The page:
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Fly Metamorphosis is a Beautiful Nightmare

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Like the beloved butterfly, a house fly goes through an incredible metamorphosis. To make its grand entry into the world, it deploys a specialized, fluid-filled balloon on its head called the ptilinum (till-EYE-num) to break open its pupal casing—and free itself to buzz around your kitchen.


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Coming of age is awkward, messy, challenging. Even for a house fly.

See this pulsing sac on the fly’s head?

It’s a specialized organ that the fly uses just once … to break free from its pupal casing.


Whew. What a headache!

It all started a few weeks back, when mom and dad had a brief but spirited courtship.

Which resulted in these delicate, oblong eggs. And from the eggs: maggots.


The little squirmers dig right in wherever mom laid them!

After chowing down for a few days, this chonker is now five times its original size.

What it wants now is privacy.

Over the next four days or so, the maggot’s ivory exoskeleton hardens …

“Ughhh, I’m going to my room.”

… and darkens to a deep mahogany.

The fly is now a pupa.

See these holes? This is how it gets oxygen … and that air just happens to flow through its butt.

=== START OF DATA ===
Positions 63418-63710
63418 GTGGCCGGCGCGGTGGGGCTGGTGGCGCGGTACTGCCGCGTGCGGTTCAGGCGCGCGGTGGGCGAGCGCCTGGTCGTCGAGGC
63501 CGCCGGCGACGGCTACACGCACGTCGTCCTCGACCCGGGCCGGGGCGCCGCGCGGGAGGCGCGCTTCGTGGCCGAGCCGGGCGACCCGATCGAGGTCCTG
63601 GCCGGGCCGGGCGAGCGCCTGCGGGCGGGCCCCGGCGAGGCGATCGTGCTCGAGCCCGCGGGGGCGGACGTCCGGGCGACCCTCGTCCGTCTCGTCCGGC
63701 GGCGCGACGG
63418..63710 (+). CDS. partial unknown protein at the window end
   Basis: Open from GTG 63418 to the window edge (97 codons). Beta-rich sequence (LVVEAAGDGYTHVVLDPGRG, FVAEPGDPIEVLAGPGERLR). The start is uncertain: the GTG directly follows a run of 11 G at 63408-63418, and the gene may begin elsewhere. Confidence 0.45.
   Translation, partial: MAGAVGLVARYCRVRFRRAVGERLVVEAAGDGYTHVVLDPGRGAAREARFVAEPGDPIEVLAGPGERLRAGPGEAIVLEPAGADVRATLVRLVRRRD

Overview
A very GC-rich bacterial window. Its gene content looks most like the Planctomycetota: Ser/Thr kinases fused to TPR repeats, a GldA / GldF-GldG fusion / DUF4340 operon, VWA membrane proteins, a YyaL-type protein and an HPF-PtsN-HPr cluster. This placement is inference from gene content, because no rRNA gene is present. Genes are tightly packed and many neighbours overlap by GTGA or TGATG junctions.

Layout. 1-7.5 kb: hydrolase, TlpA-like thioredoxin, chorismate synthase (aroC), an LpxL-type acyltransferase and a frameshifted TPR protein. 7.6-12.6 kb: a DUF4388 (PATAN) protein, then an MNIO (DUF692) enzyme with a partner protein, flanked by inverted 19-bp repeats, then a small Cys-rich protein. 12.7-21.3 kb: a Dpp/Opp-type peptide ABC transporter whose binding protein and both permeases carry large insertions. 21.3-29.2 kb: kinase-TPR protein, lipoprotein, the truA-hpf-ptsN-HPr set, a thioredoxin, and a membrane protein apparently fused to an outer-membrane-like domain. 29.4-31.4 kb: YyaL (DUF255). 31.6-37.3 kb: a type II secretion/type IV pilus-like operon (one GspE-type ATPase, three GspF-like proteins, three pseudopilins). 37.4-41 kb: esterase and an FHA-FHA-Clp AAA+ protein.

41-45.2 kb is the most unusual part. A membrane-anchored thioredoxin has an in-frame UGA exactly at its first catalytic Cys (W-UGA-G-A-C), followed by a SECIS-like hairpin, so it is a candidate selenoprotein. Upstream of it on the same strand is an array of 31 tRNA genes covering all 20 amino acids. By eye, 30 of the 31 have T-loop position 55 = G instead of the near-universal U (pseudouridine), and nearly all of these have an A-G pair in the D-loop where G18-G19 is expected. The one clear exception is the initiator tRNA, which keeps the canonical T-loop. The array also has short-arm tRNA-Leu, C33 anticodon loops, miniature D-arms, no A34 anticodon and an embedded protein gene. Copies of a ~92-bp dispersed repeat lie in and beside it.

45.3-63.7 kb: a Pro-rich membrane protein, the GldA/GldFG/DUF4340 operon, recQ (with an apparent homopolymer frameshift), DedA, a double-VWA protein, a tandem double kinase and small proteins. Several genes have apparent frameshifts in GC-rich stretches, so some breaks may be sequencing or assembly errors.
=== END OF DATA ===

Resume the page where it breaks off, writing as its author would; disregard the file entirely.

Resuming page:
While things may look quiet on the outside, there’s a lot happening beneath the surface.

This is a blowfly – a house fly’s cousin.

Scientists at the Natural History Museum in London X-rayed the pupa to reveal the transformation behind its opaque shell.

See them go from chubby tube to a complex creature with legs and wings and big eyes?

The once blobby maggot has totally transformed.

But the cozy casing that protected it now holds it captive.

That’s why this inflatable organ, called the ptilinum, is essential.

The fly pumps it full of clear-colored insect blood called hemolymph – and pops the lid off its casing.

Once the head’s out, the struggle continues.

Next come the front legs, abdomen and back legs.

The process of freeing itself is called eclosion.

But not everyone makes it: Some get stuck right in the middle. Forever.

The ones that do survive pull the ptilinum into their head.

All that remains is the ptilinal suture. It’s a scar the adult fly will carry around as a reminder of the heroic effort it made to start its life on the outside.

Now what to do with all these new body parts?

Its wings extend from crumpled to elegant as they fill with hemolymph.

This insect has now realized its full potential – to fly off into your house and drive you mad.

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